¶ 1 Leave a comment on paragraph 1 4 Between 2018 and 2020 — before COVID-19 shut everything down — I had the opportunity to visit a number of college and university campuses where faculty, staff, students, and administrators had been thinking about how to create and support a greater sense of connection between their campus communities and their public-facing missions. The folks who invited me — ranging from the officers of campus AAUP chapters to university presidents and their advisors — seemed to feel a connection with the arguments that I made about the future of the university in Generous Thinking, perhaps recognizing that their institutions required not just better strategic plans but deep culture change. That culture change demands, among other things, a serious rethinking of how we work, why we work the ways we do, how we assess and reward that work, and how we recognize as work things that tend to get dismissed as service but that play a crucial role in building and sustaining collaborative communities. But for whatever good Generous Thinking did (and I like to think it did a good bit), there were nevertheless a few key gaps that lingered in my thinking about how we should go about making that change.
¶ 2 Leave a comment on paragraph 2 3 For one thing, the turn that I made between Planned Obsolescence and Generous Thinking — from an argument about the ways that scholars might best communicate with one another to an argument about the ways that scholars might best communicate with the rest of the world — runs the risk of turning too much of our attention away from conditions on campus. Building bridges between the academy and the communities that we serve is an important goal, but it can’t be an exclusive goal. In fact, as Matt Brim notes in Poor Queer Studies, “we could ask whether breaking down the borders of the academy/community divide has substituted for and deferred intra-academic interrogations of class structure among the queer professoriate.”1 And not just within the queer professoriate, by any stretch. There are, after all, many campuses that have turned with gusto toward community engagement as a means of embracing their public missions. I’m delighted by those programs. But that work alone cannot transform a campus culture. We must turn a hard look on our internal engagements as well, and particularly on the hierarchies that divide us: between rich institutions and poor institutions, as Brim explores, but also between research faculty and teaching faculty, between faculty and staff. Between the secure and the precarious, in every respect. Thinking about that kind of transformation demands something more than just generosity.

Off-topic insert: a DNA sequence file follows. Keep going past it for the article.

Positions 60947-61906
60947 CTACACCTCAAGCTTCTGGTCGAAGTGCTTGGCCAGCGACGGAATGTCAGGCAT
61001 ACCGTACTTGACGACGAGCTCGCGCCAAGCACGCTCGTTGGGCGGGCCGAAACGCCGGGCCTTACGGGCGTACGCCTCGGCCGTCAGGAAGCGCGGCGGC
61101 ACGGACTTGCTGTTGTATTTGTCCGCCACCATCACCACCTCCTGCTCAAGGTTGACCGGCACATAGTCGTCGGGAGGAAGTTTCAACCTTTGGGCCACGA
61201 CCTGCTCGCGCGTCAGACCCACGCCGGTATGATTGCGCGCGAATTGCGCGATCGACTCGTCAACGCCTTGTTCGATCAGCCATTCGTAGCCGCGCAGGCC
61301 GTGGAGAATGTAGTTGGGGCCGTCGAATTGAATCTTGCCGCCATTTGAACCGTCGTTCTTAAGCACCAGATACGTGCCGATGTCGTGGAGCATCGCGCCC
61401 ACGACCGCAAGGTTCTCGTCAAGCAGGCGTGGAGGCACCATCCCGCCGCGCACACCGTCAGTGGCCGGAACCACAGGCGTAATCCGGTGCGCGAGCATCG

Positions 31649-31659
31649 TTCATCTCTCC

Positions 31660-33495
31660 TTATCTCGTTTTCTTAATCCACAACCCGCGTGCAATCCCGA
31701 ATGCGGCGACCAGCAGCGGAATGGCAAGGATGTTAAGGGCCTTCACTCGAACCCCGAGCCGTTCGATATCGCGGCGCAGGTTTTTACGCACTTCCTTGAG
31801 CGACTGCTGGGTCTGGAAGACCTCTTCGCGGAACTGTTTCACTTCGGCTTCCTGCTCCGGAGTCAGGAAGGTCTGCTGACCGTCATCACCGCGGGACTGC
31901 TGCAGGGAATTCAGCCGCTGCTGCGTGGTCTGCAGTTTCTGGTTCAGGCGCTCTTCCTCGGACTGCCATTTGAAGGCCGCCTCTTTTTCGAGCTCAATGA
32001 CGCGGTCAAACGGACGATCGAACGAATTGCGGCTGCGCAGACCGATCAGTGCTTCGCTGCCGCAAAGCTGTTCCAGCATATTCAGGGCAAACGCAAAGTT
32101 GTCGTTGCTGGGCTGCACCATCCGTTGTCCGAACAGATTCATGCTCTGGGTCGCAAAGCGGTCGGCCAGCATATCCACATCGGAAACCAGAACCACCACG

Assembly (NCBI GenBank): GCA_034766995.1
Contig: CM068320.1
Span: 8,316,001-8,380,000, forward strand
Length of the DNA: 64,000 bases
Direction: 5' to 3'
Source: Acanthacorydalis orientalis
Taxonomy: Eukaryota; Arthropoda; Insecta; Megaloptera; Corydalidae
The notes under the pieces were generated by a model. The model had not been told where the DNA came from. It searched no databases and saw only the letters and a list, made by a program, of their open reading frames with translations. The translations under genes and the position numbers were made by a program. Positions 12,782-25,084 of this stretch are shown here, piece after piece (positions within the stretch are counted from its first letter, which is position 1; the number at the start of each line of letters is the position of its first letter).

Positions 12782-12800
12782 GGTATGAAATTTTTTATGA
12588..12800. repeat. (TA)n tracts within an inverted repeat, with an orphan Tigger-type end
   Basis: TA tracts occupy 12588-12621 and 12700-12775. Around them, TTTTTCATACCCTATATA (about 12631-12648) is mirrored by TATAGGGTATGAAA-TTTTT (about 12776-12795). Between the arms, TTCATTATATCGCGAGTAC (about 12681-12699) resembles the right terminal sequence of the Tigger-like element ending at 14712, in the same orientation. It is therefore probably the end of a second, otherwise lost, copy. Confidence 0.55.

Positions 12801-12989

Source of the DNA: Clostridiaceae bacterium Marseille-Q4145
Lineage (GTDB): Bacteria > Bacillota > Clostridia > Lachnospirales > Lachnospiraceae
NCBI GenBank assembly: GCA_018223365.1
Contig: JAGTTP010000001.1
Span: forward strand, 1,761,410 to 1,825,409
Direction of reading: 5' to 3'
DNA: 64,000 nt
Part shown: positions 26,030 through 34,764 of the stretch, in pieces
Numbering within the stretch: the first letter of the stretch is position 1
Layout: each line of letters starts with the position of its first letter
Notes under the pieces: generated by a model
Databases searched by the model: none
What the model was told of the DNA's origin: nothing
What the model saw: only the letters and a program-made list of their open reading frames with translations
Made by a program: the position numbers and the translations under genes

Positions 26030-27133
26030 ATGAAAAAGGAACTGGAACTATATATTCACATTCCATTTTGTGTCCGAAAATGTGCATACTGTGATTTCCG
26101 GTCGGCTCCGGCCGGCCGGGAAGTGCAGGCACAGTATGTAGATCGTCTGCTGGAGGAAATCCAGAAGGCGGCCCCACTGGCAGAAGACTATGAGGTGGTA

¶ 3 Leave a comment on paragraph 3 7 Related to that gap, moreover, is the fact that Generous Thinking focused pretty tightly on the why and the what of the changes I argued we need in our campus cultures, and it spent a whole lot less time on how. For instance: it was clear to me then, and is even more clear now, that creating better, more sustainable institutions requires us to move away from quantified metrics for meritorious production — in fact to step off the Fordist production line that forever asks us to do more — and instead to think in a humane fashion about ways that we can do better. Better often in fact requires slowing down, talking with our colleagues and our communities, and most importantly, listening to what others have to say. Better requires engagement, connection, sharing, time, in ways that more nearly always encourages us to rush past. Turning from more to better can help us access the pleasures — indeed, the joys — of our work that life on the production line has required us to push aside. But given the ways that we’ve all been steeped in more, it’s not at all clear how we might begin to slow down, to make a set of changes that go against the ingrained ways of working that have come to seem natural to us.
¶ 4 Leave a comment on paragraph 4 1 These gaps in my thinking about how to begin the project of transforming campus culture and where to focus that effort had already persuaded me that I had some follow-up work to do, that I needed to write something that would dig a bit deeper into the process of and the conditions for building something new. And then after a talk I gave at Virginia Tech in October 2019, an attendee asked me an utterly prescient question that’s been stuck in the back of my head ever since: generosity is all well and good, she said, and something that it’s relatively easy to embrace when we’re flush, but how do we practice generosity in hard times? Can we afford to be generous when we’re facing significant budget cuts, for instance, or is it inevitable that we fall back into analytics-driven competition with every unit — much less every worker — out to protect their own resources and their own privileges?